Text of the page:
FISA gave Perry McCarthy a superlicence in Brazil and then it took it away…
Sentiment is a rare enough commodity in real life; in the insular environs of Formula One it is as rare as an accurate election opinion poll.
That was an unpalatable fact of life which Perry McCarthy was obliged to consider when he tried to make his F1 debut in Brazil. The rules of the game (Appendix L Article 3.6 of the International Sporting Code) say, on the subject of the superlicences that every F1 driver must possess before he or she can drive a car in company with their rivals:
‘A driver’s name can only be placed on the Super-A licence list on the sole decision of the Formula One Commission and on condition that:
1) He must be the holder of an A licence, and
2) either: he must have effectively participated in a season of the FIA International Championship for F3000.
– or: he must be the current champion of the principal National F3 Championship of one of the following countries: Great Britain, France, West Germany, Italy, Japan, South America.
– or: he has started in at least 5 events counting for the F1 World Championship for Drivers the previous year.
‘Exceptionally, the Fl superlicence may also be issued to other drivers whose record of results is judged sufficient by the Formula One Commission.’ (Our italics).
‘The driver’s name will remain on the list for two years; if at the end of this period he no longer fulfils the above criteria, his case may be reviewed by the F1 Commission.’
It is the penultimate paragraph that is important in McCarthy’s case. Under no circumstances does he comply with the requirements of the others. He would dearly love to have completed a season of F3000, to back up his two years with Madgwick Motorsport in the British F3 Championship in 1986 and 1987. During those halcyon seasons he at one stage or another beat all of the other ‘ratpack’ hotshoes who have since gone on to better things: Johnny Herbert, Martin Donnelly, Bertrand Gachot, Damon Hill, Thomas Danielsson, Gary Brabham, Mark Blundell. . . The graduation to F3000 was stymied for a very simple reason: lack of finance.
We have heard many times how Nigel Mansell lived on the breadline during the early stages of his career. Compared to what McCarthy has sacrificed, the Williams driver lived in luxury. That’s not to decry Mansell, but an indication of the relentless determination that McCarthy has brought to his racing. Since his last F3 season he has parlayed the house he and Karen bought in Billericay into a ticket for continued, albeit spasmodic, racing. At no time has he ever given up in his quest, and though his house is shortly to be repossessed, he has still pressed forward. In an age where young drivers tend to give it their best shot for a couple of years before fading away if success initially proves elusive, that sort of commitment is outstanding.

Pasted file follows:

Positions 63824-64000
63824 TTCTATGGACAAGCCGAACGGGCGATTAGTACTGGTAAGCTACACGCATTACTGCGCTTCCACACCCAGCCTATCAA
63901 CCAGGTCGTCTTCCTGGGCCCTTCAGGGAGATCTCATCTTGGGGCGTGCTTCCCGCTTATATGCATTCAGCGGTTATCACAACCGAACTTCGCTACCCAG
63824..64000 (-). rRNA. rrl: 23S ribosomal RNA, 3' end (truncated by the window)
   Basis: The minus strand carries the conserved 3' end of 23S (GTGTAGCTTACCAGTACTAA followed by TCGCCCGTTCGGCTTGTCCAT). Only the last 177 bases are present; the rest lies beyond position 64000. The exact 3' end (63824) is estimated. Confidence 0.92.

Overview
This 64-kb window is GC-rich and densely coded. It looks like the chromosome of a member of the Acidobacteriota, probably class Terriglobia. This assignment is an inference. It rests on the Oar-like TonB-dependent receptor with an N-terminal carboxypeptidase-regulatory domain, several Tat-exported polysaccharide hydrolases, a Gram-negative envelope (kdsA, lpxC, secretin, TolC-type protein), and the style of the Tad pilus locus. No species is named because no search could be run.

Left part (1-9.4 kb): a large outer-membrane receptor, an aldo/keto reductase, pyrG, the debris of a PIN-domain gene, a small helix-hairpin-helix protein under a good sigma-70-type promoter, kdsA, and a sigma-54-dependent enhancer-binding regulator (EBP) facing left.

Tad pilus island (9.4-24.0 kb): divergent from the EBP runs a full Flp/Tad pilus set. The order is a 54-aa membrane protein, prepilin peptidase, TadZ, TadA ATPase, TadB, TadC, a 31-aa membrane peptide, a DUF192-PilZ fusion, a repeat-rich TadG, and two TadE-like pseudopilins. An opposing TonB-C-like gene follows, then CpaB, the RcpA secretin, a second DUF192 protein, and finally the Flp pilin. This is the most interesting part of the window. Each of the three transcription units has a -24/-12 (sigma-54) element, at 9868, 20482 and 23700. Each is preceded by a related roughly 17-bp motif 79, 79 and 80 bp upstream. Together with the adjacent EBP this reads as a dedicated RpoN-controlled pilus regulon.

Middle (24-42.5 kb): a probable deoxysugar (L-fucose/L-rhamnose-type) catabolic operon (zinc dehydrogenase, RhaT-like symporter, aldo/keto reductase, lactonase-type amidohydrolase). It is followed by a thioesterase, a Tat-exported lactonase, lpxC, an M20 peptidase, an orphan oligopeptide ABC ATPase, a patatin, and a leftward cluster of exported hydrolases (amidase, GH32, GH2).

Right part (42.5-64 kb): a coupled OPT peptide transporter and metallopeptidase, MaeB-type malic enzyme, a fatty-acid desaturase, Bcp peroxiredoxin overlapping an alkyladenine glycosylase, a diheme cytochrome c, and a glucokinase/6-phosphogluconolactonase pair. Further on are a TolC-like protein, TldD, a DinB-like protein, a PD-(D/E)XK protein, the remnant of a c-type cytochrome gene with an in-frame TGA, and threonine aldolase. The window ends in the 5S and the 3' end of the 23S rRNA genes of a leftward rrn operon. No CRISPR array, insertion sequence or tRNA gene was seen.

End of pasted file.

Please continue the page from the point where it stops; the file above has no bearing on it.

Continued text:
When it is allied, as it is in his case, to an obvious talent for the job of driving racing cars fast, it made it doubly hard to accept the situation in Brazil wherein, having received his superlicence, it was then taken away. What went wrong?
The Saturday before the Brazilian GP, and the day after he received the invitation to join Roberto Moreno in the Andrea Moda Formula team, McCarthy approached Bernie Ecclestone to discuss his chances. Bernie was blunt; he didn’t rate them too highly. After further conversation, he advised McCarthy to approach the RAC MSA with his blessing, and the following Monday (March 30), Peter Todd (Race & Speed Executive of the MSA’s Sporting Services Department) approached FISA on his behalf. He received a favourable response. FISA’s Roland Bruynseraede faxed the following message to Pierre de Coninck, Secretary General of FISA later that day: ‘After having received all the information about driver McCarthy and having contacted the RAC MSA. who confirmed to me that Mr McCarthy had been issued with international “A” licence number 19293, I have no objection to his being furnished with a Super Licence’.
On March 31 the RAC MSA received from Ian Brown, the man responsible for security and safety at FISA, the following fax: ‘Further to your request dated 13-03-92, we confirm that Perry McCarthy is eligible to apply for the Super Licence “A”.’
That same day Andrea Sassetti received confirmation from Gerald Richard of FISA that Andrea Moda Formula’s nominations of Roberto Moreno and Perry McCarthy as respective replacements for Alex Caffi and Enrico Bertaggia had been accepted.